Next up were Suttipong (53 points) and Prateep, who turned around a tough rookie season to collect 24 points from the weekend to add to the meagre tally of 10 points he had picked up all year to end the year with 34 points. Then came U-tain (32 points). The top ten in the final championship classification was completed by Narin (30 points) and Sontaya (23 points), the latter having only started half of the races this year.
There was a huge sting in the tail in the Teams’ championship though as Narasak’s last race last lap incident swung the title race in the favour of the ‘PTT Yokohama KS The Pizza Company’ team. That means a first ever TSS title for ‘rotary’ engine power, an impressive achievement for this breed of Thai-built machines crafted in the Bangkok workshops of Rotary Revolution.
For the 2016 season the team comprised of the Mazda RX-8 driven by Pete and the Mazda RX-7s of Narin and U-tain. That combination worked well and after a double win during the opening round they hung onto the heels of Vattana’s ruthless race dominating KTM as well as the pair of consistent and pacey factory-entered Toyotas. The rotary cars were very well placed to capitalise when the treacherous streets of Bangsaen had the last word on the Teams’ title race and turned the formbook upside down with the KTM and Toyota cars suffering points costly DNFs.
When the dust settled ‘PTT Yokohama KS The Pizza Company’ emerged from the two races with 53 points compared to Vattana’s 20 points and Toyota’s 18 points. It turned the top three going into the week at the seaside on its head. In the final standings ‘PTT Yokohama KS The Pizza Company’ rest on 134 points compared to 126 points for Vattana Motorsport and 125 points for Toyota Team Thailand. Meanwhile fourth place went to B-Quik Racing (84 points) with the top five rounded out by Singha Cosmo TT Motorsport on 64 points.
Bangsaen Grand Prix: TA2
The ‘TransAm 2’ (‘TA2’) Ford Mustang made its debut in Bangsaen, the striking metallic blue wrapped racecar being seen for the first time in Thailand ahead of the arrival of a new ‘one make’ race series due to join TSS next year that will be exclusively reserved for these 6.2-litre V8 engine spaceframe machines.
To stretch its legs and show exactly what it was capable of the Mustang hooked up with the GT3/GTC race, running in its own class, and it took the green lights at the head of the GTC grid. It looked very much at home and quite capable around the tightest and most twisty sections of the street circuit, so that was the first job ticked off the list. ‘TA2 Thailand’ brought in TransAm professional driver Shane Lewis to handle the machine and he got down to a 1:43 best lap.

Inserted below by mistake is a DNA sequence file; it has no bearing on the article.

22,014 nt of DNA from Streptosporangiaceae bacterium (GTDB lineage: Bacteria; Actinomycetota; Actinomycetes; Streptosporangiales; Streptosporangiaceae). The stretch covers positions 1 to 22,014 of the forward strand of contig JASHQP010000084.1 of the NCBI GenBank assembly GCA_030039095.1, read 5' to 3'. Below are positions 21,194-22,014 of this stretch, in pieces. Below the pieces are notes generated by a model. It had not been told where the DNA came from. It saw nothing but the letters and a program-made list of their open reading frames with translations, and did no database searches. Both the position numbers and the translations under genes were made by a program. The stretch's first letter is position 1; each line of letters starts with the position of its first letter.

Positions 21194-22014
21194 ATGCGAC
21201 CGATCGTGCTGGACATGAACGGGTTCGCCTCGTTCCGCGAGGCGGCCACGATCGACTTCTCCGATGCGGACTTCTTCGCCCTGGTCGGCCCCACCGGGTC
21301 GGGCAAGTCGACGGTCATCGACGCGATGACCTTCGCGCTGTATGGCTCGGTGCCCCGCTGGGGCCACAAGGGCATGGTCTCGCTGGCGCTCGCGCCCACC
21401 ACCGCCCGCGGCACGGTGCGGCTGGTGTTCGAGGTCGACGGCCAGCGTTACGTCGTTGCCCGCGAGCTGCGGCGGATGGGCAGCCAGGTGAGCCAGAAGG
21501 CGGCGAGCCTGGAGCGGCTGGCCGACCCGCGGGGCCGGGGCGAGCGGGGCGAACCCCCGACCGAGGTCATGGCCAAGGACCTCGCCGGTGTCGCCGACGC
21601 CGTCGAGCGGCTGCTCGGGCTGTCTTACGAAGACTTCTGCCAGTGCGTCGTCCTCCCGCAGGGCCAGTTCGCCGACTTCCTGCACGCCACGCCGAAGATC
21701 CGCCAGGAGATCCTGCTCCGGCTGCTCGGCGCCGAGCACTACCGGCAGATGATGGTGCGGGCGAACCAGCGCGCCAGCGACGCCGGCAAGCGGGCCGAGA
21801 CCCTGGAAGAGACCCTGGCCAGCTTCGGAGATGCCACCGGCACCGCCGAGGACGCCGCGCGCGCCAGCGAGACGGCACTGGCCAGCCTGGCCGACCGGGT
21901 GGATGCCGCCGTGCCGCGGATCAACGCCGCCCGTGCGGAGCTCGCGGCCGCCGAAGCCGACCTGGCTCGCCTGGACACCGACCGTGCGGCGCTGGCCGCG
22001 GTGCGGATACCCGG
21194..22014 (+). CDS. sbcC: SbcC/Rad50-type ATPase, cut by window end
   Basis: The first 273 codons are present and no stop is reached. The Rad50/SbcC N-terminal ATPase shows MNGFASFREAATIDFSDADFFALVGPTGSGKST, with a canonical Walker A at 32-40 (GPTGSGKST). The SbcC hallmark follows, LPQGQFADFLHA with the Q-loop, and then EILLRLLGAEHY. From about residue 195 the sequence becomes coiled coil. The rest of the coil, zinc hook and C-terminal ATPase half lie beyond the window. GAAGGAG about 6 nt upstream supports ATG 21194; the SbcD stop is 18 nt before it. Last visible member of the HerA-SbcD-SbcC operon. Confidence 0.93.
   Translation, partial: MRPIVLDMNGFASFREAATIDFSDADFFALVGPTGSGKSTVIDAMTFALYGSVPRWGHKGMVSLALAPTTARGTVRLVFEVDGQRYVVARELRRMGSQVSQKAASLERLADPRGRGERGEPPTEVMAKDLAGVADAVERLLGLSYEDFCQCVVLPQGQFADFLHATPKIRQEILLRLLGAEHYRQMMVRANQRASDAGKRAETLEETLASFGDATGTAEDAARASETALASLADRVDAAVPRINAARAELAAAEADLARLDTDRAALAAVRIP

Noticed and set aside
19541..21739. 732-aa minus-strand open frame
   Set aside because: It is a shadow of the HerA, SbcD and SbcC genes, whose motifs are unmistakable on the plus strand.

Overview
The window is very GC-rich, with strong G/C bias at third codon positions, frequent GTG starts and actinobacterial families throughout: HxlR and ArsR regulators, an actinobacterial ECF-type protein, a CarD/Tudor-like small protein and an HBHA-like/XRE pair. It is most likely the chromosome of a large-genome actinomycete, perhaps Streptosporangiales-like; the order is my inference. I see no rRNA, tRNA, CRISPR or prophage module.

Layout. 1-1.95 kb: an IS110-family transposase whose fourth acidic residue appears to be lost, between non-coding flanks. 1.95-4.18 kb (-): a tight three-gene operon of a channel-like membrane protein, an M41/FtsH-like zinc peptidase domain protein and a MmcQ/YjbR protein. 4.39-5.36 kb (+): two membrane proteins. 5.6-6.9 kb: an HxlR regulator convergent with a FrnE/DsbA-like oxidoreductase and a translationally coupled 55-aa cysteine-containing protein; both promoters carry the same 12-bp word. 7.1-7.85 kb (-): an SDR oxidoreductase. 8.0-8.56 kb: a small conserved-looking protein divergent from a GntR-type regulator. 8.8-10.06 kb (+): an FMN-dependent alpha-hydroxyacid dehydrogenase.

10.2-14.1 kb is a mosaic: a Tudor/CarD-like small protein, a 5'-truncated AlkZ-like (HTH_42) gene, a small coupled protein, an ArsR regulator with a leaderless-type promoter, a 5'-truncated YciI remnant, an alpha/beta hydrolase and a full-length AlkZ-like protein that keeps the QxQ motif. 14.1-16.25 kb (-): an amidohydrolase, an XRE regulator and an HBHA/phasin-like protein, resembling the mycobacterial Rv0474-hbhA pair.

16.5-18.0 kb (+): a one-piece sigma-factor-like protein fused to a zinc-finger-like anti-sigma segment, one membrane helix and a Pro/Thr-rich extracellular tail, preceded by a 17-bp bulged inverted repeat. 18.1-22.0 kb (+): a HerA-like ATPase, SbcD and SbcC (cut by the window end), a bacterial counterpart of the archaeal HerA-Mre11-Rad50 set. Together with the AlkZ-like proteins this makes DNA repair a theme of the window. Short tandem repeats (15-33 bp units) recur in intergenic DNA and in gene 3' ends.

The experienced American driver certainly enjoyed his week in Bangsaen, punching out the laps in the raucous Mustang and mixing it up in with field of GTC cars. “Incredible, I started from the pole and led every single lap,” he said after the end of the second race.
“The Safety Car came out mid race and I wasn’t really sure what was going to happen from that point and when I saw the overall leaders in front of me I thought let’s make a run at the overall win, although we finished third [on the track] in the end,” Shane continued. “What an amazing place and what an amazing end to the week here in Thailand.”
That appearance in Bangsaen kicks off a year of appearances for the Mustang and its next date will be when it joins the opening round of the 2017 TSS season which gets underway at the start of next month. In Buriram the car will be demonstrated by Craig Baird an experienced former Porsche Carrera Cup and Australian V8 Supercars driver who also has extensive knowledge of racing GT3 cars.
The New Zealand driver has previously been seen before in the TSS paddock, first driving in Porsche Carrera Cup Asia when the one make series hooked up with our programme two years ago and later when he assisted Kiwi Racing Team in setting up its Holden Commodore and coaching driver Craig Corliss.
Source. Edd Ellison